In previous installments we have established that “taxes drive money.” What we mean by that is that sovereign government chooses a money of account (Dollar in the USA), imposes obligations in that unit (taxes, fees, fines, tithes, tolls, or tribute), and issues the currency that can be used to “redeem” oneself in payments to the government. Currency is like the “Get Out of Jail Free” card in the game of Monopoly.
Taxes create a demand for “that which is necessary to pay taxes” (and other obligations to the state), which allows the government to purchase resources to pursue the public purpose by spending the currency.
Warren Mosler puts it this way: the purpose of the tax is to create unemployment. That might sound a bit strange, but if we define unemployment as a situation in which job seekers want to work for money wages, then government can hire them by offering its currency. The tax frees resources from private use so that government can employ them in public use.
To greatly simplify, money is a measuring unit, originally created by rulers to value the fees, fines, and taxes owed.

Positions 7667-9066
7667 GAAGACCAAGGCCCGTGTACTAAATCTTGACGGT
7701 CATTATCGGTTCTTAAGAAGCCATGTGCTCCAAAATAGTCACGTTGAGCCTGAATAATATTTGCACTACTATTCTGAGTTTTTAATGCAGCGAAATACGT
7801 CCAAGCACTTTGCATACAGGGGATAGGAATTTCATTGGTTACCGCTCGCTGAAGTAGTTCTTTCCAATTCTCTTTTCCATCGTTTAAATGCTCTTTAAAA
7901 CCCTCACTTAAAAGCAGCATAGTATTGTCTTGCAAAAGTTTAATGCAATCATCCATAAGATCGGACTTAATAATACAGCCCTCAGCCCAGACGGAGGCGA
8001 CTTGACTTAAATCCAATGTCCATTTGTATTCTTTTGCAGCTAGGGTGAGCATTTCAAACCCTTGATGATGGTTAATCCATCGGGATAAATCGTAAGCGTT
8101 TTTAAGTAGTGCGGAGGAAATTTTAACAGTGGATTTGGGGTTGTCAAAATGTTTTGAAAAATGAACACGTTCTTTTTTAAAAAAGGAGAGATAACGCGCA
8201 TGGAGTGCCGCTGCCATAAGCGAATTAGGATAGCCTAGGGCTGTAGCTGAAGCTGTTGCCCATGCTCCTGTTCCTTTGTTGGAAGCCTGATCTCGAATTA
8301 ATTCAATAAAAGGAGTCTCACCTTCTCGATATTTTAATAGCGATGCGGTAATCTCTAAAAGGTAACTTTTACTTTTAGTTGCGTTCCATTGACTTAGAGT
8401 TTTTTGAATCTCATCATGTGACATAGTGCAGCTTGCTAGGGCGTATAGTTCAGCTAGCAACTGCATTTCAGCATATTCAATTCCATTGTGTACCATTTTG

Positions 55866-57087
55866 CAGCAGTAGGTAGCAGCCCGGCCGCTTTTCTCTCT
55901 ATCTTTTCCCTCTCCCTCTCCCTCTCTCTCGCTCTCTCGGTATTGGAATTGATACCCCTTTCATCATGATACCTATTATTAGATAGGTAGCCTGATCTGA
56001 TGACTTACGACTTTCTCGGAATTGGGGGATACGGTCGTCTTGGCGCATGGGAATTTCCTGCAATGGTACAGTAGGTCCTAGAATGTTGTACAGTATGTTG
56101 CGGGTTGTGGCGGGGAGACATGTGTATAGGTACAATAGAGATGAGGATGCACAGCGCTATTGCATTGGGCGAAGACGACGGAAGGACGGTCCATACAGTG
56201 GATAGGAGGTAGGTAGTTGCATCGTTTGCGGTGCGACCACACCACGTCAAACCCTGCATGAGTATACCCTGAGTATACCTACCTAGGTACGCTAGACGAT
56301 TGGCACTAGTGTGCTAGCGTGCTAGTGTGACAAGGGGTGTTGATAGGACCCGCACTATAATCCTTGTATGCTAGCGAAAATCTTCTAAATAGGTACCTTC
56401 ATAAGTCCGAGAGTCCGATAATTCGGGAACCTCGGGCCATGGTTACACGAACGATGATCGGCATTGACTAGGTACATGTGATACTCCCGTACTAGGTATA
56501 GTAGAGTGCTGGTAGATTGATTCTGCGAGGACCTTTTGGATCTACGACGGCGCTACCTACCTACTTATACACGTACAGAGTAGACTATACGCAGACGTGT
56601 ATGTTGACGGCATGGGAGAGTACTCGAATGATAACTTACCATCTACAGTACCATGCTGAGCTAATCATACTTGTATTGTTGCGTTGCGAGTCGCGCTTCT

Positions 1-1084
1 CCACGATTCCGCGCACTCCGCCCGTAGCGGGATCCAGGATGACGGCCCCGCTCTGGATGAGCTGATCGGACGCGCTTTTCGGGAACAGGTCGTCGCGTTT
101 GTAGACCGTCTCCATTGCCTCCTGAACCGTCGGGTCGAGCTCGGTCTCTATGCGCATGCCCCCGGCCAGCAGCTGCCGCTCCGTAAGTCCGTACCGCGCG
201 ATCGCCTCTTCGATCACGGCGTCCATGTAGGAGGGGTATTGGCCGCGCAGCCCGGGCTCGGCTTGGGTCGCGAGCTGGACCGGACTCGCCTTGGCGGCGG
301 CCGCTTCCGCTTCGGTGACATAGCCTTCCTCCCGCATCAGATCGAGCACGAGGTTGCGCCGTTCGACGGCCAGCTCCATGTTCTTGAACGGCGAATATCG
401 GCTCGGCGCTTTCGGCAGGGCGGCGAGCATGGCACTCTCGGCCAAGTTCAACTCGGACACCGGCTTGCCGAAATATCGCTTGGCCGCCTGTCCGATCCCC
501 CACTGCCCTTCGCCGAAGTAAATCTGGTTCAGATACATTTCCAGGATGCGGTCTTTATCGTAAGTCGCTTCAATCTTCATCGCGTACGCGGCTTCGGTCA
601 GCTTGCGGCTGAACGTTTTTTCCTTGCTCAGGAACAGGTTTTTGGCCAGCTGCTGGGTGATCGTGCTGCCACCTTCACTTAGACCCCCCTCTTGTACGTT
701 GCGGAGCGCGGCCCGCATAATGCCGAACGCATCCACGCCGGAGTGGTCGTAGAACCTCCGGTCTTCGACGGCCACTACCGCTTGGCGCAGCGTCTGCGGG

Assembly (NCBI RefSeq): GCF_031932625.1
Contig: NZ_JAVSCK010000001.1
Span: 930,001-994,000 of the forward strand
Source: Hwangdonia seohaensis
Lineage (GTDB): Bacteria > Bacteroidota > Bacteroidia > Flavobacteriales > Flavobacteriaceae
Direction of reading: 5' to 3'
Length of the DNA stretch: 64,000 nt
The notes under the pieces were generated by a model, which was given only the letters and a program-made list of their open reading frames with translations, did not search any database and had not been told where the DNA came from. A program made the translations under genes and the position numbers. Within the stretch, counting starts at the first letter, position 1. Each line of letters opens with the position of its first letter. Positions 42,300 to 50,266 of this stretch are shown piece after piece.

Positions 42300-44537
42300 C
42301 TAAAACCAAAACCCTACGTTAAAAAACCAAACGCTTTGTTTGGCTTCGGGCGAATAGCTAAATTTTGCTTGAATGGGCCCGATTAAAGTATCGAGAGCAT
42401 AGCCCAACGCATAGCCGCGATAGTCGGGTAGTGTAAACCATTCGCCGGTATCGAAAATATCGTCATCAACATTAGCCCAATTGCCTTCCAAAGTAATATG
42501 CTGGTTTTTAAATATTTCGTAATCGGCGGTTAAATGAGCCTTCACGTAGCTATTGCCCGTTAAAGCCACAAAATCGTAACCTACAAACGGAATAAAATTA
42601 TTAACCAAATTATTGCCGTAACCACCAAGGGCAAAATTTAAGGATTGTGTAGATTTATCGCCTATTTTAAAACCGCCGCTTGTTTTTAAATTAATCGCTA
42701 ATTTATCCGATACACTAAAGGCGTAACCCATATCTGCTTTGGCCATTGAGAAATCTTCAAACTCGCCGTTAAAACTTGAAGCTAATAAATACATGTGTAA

By putting the subjects or citizens into debt, real resources could be moved to serve the public purpose. Taxes drive money.
So, money was created to give government command over socially created resources.
As Warren puts it, taxes function first to create sellers of real goods and services, and have further consequences as well, including what falls under “social engineering,” which are political decisions—something we’ll discuss a bit more below.
This is why money is linked to sovereign power—the power to command resources. That power is rarely absolute. It is contested, with other sovereigns but often more important is the contest with domestic creditors. Too much debt to private creditors reduces sovereign power—it destroys the balance of power needed to govern. continue reading…